• Matt Welch||

    I fail to see how this seems to put Stern and the SEIU in any sort of negative light (as Mr Welch implies)

    It's that, when asked about the fact that many smart (and labor-sympathetic!) Californians think labor is helping ruin the state, the dude basically shrugs and says "that's democracy." He's not even trying to defend himself anymore. This is indicative of something, and it ain't something pleasant.

  • ||

    This is nutty McNuts, are you gonna tell me that combined union giving in CA elections outstrips combined business giving? I'm too lazy to look that up, but not likely I'm willing to stake...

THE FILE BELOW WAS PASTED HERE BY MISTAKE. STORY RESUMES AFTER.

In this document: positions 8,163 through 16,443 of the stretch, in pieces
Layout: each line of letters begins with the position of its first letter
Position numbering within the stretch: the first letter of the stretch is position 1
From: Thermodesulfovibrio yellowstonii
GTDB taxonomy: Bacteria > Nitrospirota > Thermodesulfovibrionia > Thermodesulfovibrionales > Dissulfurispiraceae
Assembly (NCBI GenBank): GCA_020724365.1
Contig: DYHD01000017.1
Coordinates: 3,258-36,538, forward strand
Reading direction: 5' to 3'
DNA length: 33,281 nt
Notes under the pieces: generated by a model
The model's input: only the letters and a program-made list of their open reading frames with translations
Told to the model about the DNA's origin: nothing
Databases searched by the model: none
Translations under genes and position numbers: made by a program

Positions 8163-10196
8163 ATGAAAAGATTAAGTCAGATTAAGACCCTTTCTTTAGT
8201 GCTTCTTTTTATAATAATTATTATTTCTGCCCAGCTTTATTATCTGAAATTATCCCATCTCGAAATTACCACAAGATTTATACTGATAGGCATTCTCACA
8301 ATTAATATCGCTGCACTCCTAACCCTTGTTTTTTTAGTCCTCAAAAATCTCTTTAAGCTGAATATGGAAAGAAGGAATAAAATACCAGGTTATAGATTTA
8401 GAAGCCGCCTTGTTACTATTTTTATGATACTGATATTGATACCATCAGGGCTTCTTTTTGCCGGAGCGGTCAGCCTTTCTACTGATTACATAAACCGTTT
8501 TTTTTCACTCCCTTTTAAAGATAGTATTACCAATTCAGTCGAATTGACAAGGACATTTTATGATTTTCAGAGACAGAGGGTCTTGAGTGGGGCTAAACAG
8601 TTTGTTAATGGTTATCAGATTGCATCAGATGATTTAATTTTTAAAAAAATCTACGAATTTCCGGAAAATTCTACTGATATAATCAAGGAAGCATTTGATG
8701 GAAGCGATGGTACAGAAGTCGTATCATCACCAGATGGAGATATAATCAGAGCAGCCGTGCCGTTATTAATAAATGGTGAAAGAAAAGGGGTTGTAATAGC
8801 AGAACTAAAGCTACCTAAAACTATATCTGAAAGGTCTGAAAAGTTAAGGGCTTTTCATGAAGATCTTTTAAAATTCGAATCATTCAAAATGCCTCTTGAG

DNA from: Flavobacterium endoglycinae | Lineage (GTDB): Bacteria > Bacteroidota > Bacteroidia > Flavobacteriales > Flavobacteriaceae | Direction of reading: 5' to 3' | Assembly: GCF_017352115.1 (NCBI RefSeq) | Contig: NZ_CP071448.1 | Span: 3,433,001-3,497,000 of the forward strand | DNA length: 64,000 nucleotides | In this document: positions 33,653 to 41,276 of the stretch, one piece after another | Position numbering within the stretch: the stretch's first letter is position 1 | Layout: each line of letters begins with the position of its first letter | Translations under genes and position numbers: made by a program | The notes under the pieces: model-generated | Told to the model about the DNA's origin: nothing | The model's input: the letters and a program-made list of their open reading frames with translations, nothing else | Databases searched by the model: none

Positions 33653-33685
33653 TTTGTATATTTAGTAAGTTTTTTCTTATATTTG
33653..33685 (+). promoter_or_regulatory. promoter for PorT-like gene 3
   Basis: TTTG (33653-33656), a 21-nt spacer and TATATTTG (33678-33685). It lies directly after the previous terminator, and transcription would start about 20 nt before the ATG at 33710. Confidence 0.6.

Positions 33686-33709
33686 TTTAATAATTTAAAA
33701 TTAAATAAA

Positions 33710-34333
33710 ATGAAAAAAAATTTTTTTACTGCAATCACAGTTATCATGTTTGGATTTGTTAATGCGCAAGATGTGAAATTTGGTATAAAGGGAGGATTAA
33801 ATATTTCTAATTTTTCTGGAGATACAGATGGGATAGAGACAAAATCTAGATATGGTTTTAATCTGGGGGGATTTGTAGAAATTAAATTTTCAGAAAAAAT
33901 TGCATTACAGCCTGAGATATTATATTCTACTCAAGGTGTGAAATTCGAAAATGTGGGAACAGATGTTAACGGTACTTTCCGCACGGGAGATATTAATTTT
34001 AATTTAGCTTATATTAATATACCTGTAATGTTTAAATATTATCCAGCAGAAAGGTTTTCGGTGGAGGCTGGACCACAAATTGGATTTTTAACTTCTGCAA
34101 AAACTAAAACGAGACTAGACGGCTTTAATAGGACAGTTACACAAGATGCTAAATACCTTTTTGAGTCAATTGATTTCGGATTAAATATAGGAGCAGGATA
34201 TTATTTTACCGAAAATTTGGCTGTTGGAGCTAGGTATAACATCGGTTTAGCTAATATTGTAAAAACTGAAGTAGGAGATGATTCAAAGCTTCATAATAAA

Makes sense to me. California politicians is overwhelmingly Democrat, and unions give overwhelmingly to Democrats. Sure Google doles out cash to Democrats by the bucket, but I'm still fairly certain the unions have more clout than corporations in elections.

    But no, if you're not going to look up the actual numbers, neither will I.

  • B||

    A union boss thinks democracy is an ugly thing? Well that would explain why unions want to get rid of the secret ballot nationally.

  • ||

    Scratch a liberal, find an autocrat.

    -jcr